Identification of force coefficients in a squeeze film damper with a mechanical seal
MAJOR APPLICATION: Attenuate vibrations and enhance mechanical isolation in Aircraft Gas Turbines, Power Gas Turbines, Centrifugal Compressors
Sponsors: Turbomachinery Research
Consortium (03-08) with technical
& grant support from Honeywell AeroSpace (
Objective: To assess effect of end seal on dynamic forced performance of a test SFD.
Rotating machinery operation at high speeds induces severe dynamic loading with large amplitude journal motions at the bearing supports. At these conditions, oil lubricated dampers with low levels of external pressurization are prone to air ingestion leading to an inhomogeneous lubricant film with large striations of entrapped gas. This pervasive phenomenon affects greatly the dynamic force capability and reduces the reliability of the rotor-bearing system.
Status: properly designed end seals increase the damping capability of short length SFDs. The test rig accommodates an industrial contacting mechanical seal SFD. The end seal introduces a dry friction (non-linear) force into the system. The system dynamic force coefficients have been identified from circular centered orbit tests. The parameter identification method allows discerning between the linear (squeeze film) and non-linear (end seal-dry friction) contributions to the overall system response. The SFD dynamic response is characterized in terms of squeeze film damper coefficients, seal dry friction force and added mass coefficients. Identification of damping and inertia force coefficients for multiple frequency (non-circular orbits) will be forthcoming in 2008. The tests aim to replicate operating conditions of intershaft dampers found in multi-spool turbine engines.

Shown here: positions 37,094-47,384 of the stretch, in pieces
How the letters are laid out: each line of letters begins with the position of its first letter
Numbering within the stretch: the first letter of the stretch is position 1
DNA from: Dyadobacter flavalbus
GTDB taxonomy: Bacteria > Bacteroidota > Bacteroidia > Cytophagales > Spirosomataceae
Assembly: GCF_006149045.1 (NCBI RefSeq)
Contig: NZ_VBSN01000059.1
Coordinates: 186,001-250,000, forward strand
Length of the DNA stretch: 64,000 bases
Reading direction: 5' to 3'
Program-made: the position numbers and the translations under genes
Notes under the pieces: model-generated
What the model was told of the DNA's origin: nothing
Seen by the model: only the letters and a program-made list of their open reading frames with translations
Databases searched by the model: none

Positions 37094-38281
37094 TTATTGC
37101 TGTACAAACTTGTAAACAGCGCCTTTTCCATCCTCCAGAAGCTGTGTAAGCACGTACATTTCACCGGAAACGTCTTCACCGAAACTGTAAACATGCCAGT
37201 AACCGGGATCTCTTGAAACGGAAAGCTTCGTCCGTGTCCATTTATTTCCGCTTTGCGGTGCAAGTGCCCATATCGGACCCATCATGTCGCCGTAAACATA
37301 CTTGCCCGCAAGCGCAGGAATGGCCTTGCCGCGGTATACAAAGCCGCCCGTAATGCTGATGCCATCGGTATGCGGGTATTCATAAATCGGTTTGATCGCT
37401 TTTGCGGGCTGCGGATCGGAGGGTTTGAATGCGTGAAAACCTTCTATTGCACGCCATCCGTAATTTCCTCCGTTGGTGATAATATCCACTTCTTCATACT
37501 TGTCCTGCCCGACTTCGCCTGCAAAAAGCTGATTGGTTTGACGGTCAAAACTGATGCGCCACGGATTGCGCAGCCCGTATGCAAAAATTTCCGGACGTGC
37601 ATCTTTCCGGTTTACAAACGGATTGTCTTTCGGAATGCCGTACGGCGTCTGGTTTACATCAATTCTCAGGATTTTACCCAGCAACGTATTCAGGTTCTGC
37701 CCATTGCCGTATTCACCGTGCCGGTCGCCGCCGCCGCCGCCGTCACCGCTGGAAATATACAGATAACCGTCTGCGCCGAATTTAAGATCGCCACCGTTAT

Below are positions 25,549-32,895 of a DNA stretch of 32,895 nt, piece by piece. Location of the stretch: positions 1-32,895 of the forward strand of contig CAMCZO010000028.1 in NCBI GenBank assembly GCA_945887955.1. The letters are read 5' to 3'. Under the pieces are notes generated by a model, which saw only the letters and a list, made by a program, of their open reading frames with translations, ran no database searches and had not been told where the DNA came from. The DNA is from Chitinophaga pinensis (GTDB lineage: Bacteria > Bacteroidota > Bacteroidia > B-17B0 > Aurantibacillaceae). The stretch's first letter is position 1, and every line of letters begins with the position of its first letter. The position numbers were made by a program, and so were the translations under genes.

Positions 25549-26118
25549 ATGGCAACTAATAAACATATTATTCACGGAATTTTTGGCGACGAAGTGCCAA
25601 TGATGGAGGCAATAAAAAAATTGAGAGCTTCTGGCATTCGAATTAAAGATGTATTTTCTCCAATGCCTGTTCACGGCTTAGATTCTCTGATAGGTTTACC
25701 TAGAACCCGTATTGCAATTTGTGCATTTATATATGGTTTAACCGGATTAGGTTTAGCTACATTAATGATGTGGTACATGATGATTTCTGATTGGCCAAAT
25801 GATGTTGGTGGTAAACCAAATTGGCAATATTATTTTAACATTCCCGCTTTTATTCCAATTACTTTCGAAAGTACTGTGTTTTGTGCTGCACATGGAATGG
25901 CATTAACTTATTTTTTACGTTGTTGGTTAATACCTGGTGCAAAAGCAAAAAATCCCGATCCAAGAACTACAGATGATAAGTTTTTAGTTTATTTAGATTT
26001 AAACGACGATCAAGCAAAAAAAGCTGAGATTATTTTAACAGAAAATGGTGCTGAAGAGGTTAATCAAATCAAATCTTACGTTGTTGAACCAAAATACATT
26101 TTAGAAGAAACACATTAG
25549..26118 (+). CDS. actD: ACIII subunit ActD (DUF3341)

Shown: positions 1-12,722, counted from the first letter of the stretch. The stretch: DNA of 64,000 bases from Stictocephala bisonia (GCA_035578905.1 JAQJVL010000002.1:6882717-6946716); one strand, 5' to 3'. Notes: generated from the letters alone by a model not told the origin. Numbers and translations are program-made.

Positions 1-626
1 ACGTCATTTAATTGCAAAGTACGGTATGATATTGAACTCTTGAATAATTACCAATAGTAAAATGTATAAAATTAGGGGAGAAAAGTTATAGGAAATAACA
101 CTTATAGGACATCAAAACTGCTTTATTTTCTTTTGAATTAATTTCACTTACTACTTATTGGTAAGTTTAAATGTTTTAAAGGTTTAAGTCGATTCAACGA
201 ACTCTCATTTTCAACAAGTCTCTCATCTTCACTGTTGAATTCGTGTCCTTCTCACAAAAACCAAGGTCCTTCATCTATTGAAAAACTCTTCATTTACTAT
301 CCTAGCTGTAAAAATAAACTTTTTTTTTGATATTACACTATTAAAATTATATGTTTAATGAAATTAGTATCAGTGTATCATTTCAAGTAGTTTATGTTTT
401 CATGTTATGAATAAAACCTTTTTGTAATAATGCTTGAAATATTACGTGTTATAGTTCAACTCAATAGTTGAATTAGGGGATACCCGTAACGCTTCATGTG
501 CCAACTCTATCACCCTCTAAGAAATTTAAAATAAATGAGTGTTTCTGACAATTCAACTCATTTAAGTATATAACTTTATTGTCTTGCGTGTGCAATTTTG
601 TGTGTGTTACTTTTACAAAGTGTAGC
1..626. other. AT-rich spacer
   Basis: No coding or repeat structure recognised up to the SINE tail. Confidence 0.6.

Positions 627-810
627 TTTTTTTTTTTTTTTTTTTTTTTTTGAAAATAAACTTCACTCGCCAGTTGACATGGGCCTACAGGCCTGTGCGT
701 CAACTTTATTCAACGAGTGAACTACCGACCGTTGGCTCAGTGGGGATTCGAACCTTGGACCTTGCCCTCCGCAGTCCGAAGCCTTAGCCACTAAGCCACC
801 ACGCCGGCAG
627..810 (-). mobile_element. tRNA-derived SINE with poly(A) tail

The SFD vertical test rig was revamped with an end sealed SFD, replicating closely an industrial application. One damper end is flooded while the other end is fully sealed through an end seal ring with a wave spring and O-ring. There is a lubricant recirculation annulus and orifice discharge ports to reduce or eliminate pervasive air ingestion. Structural parameters of the “dry” system (i.e. with no lubricant across the SFD land) were identified from static load and impact load tests .
The objective is to identify the damping and inertia force coefficients of an end sealed squeeze film damper. The major tasks are:
a) To measure pressure drop and leakage to determine the end seal coefficient as a function of pressure, lubricant temperature (viscosity), wave spring preload, journal centering, and orifice size.
b) To perform dynamic load tests (shakers) with lubricated SFD for increasing oil temperatures and feed pressures.
c) To develop test and DAQ procedures. Perform analysis of test data using frequency domain identification techniques to extract SFD force coefficients (damping and inertia). Forward estimated parameters as a function of excitation frequency and amplitude of whirl, lubricant flow rate, feed temperature and pressure, sealing conditions, etc.
d) To validate predictive model with comparisons to experimental values.
a) Conduct tests with multiple frequency excitations for centered and off-centered bearing positions to simulate operating conditions in multi-spool gas turbine engines.
b) Development/adaptation of identification method for multiple frequency excitation and off-centered operation.
c) Increase contact force at the mechanical seal interface and evaluate its impact on the SFD forced performance for centered and off-centered operation.
d) Estimate parameters as a function of excitation frequency and motion amplitude.
The research is of interest for applications such as squeeze film dampers in multiple spool gas turbines, floating ring bearings in turbochargers, hydrodynamic bearings in compressors, etc.
TEST RIG FACILITY
Squeeze film damping coefficients (CSFDxx, CSFDyy) versus orbit amplitude
Dynamic pressure measurements at SFD land and discharge groove, and film thickness.
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Updated May 1, 2008 (LSA)